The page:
Edgartown voters moved swiftly and for the most part efficiently through special and annual town-meeting warrants Tuesday. Gathered in the Old Whaling Church, voters approved a $30,622,163 operating budget for fiscal 2015, which begins on July 1, and all but one article on the annual town meeting warrant.
Voters agreed to help fund regional efforts to save the Gay Head Light and ACE MV, a continuing education program. And they agreed to impose new regulations on fertilizer use as part of an Island-wide effort.
Frustrated by the meeting hall’s poor acoustics, voters continually urged town officials seated at the head of the room to use the microphone.
A total of 190 voters, or 5.8 percent of the town’s 3,262 registered voters, attended to the town’s business.
“It was a very small turnout for town meeting,” Edgartown clerk Wanda Williams told The Times. “There must have been more interesting things on TV, like the Sox game.”
The town got down to business with a special town meeting with a proposal to change the status of the job of town clerk from elected to appointed. The change was approved, 83-66.
On to the annual
Town poet laureate and dock builder Steve Ewing opened the annual meeting by reciting “Town Memories,” in which he recounted life “back in the day,” in and around Edgartown.
Following protracted applause, longtime moderator Philip “Jeff” Norton, who’s held the gavel since back in the day himself, turned the voters’ attention to the annual town meeting.
Voters turned down only one article on the 66-article warrant, a request to appropriate $250,000 for the Edgartown Affordable Housing Committee’s Meshacket Road Project. At issue was progress to date and details on a project that few voters knew much about.
Tim Rush, a member of the housing committee, explained that at last year’s town meeting the committee requested $250,000 to begin the project. Voters approved $250,000 for clearing and utility work on the nine-acre parcel off Meshacket Road but ran into hurdles associated with protected moth species.
“What we’re looking for is we’re trying to get things back on track,” Mr. Rush said.
“This money is going to help keep the process moving forward to accomplish the building on that piece of property, which is what we set it aside for,” selectman Margaret Serpa said.
Speaking to the article, Jim Athearn, owner of Morning Glory Farm which abuts the property, said the housing group had not presented a plan that preserved open space nor consulted adequately with the neighbors about the proposed project.
In a standing vote, the article was defeated by a vote of 86-68.
Yes to DCPC
Voters approved regulations to create a district of critical planning concern (DCPC), known as the Martha’s Vineyard Lawn Fertilizer Control district, which will overlay the entire Island. But they did so only after an amendment to delete an exemption for the application of fertilizer for agricultural or horticultural use.
Selectman Michael Donaroma, owner of a landscaping company and nursery that bears his name, said he supports the DCPC and asked that the article be amended to include horticultural use.
“I just don’t feel that agricultural and horticultural people like myself should be exempt,” Mr. Donaroma said.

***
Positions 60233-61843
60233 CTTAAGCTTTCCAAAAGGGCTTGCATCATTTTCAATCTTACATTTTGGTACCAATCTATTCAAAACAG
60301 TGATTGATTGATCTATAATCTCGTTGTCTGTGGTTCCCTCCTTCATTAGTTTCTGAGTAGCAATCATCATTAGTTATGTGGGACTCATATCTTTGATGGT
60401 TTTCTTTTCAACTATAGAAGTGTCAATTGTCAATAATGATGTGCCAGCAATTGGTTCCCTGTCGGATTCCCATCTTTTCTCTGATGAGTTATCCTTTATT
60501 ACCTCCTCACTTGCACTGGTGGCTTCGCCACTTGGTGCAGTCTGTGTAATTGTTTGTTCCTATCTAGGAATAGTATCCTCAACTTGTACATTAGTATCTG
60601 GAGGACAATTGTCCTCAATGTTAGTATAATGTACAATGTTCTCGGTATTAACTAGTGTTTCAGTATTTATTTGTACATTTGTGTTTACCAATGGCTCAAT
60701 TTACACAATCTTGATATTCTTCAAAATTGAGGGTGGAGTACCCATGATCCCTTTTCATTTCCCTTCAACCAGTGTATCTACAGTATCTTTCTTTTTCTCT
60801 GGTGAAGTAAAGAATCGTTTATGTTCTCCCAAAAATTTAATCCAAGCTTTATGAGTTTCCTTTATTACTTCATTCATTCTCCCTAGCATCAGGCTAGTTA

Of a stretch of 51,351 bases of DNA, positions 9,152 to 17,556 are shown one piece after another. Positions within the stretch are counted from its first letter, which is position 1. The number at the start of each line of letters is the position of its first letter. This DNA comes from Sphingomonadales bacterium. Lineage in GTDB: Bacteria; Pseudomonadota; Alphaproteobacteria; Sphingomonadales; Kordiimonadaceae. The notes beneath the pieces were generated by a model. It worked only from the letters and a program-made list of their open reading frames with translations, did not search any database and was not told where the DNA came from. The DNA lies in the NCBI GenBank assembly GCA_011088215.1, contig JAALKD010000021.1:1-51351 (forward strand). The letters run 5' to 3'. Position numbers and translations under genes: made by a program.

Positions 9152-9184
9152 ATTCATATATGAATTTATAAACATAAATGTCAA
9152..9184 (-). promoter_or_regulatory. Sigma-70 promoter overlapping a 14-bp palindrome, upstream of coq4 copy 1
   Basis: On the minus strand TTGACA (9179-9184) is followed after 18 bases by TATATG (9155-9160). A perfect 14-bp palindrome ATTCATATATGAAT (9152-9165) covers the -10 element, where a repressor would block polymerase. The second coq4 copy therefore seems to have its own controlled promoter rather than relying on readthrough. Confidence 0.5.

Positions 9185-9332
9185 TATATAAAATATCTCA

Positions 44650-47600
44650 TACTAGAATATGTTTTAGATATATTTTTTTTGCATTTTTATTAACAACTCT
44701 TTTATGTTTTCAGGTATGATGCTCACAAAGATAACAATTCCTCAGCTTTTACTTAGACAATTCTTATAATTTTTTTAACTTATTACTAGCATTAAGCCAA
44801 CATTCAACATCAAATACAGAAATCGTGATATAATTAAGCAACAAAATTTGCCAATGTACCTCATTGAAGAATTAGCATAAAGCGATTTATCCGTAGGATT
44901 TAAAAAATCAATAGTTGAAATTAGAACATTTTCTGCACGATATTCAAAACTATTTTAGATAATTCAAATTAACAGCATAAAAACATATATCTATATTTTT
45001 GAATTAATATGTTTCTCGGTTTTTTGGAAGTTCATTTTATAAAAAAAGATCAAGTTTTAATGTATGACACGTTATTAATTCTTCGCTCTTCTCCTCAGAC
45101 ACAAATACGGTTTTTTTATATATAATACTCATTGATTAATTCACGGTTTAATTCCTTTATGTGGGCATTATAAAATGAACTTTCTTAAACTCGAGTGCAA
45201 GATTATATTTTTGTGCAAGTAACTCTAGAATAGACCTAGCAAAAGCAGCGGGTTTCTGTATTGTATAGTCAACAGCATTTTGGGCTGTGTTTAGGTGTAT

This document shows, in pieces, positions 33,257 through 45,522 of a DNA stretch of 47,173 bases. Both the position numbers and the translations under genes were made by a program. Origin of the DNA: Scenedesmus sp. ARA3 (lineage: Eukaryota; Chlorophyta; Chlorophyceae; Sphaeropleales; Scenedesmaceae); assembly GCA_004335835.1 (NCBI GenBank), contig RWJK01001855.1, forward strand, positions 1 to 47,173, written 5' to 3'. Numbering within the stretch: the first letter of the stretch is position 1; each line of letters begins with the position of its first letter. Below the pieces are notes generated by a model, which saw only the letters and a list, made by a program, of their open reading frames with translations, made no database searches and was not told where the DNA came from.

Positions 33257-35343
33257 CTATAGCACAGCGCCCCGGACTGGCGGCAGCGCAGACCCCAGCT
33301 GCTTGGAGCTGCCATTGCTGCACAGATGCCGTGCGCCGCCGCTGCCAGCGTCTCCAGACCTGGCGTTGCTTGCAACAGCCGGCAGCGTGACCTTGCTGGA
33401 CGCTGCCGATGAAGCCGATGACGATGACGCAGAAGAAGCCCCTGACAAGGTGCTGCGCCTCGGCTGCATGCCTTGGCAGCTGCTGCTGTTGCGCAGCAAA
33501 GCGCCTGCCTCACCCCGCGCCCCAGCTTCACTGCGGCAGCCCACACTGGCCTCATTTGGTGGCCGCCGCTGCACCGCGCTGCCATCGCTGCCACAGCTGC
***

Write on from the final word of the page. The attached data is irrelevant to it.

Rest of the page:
The change to an article that is identical in language to one that appears on all town warrants created a wrinkle in the DCPC process.
Town counsel Ronald Rappaport explained that by amending the regulations, the article would likely need to go back to the Martha’s Vineyard Commission (MVC) for a conformance determination and to the board of health, also.
“It is possible that the Martha’s Vineyard Commission and the board of health would not approve this change, and if that’s the case we’re sort of in limbo because we would have a regulation that we voted but that they didn’t approve,” Mr. Rappaport said.
MVC senior planner Bill Veno said the amendment will not change the process. “I think the amendment you just approved won’t have any effect on the regulations of the bill,” Mr. Veno said.
The fertilizer measure, which claimed six pages of the 22-page warrant, will create a uniform set of regulations to protect water bodies from the effects of nitrogen and phosphorus runoff, through the creation of a district of critical planning concern (DCPC) known as the Island-wide Martha’s Vineyard Lawn Fertilizer Control District.
Voters happily granted $84,000 of free cash to police Chief Tony Bettencourt to purchase and equip two cruisers, as well as $50,000 for radios, cameras, and equipment he said he needed to get the job done.
Edgartown voters unanimously approved several bylaws, including zoning changes to add registered marijuana dispensaries (RMD) as a use allowed by special permit in the B-II Upper Main Street district, and to govern curb cuts and driveways in B-II districts.
Voters agreed with little discussion to approve several Community Preservation Act appropriations for a range of projects that include a $350,000 renovation of the town hall.
Voters said yes to contributing $149,704 to help relocate the Gay Head Lighthouse as part of a regional effort. The article passed with a small round of applause.
Another regional request for support netted ACE MV $27,765.
After nearly three hours, and with just two articles to go, including a request to fund pest management, one voter asked for the definition of a pest, as well as what means are used to trap pests. Town administrator Pamela Dolby responded by saying the traps referred to are used only by the school department and the harbormaster department, not by the town hall.
“You don’t think there’s any rats in town hall?” Mr. Norton quipped. “We should put it to a vote,” he said to a round of laughs and applause from voters.
The meeting concluded just after 10 pm.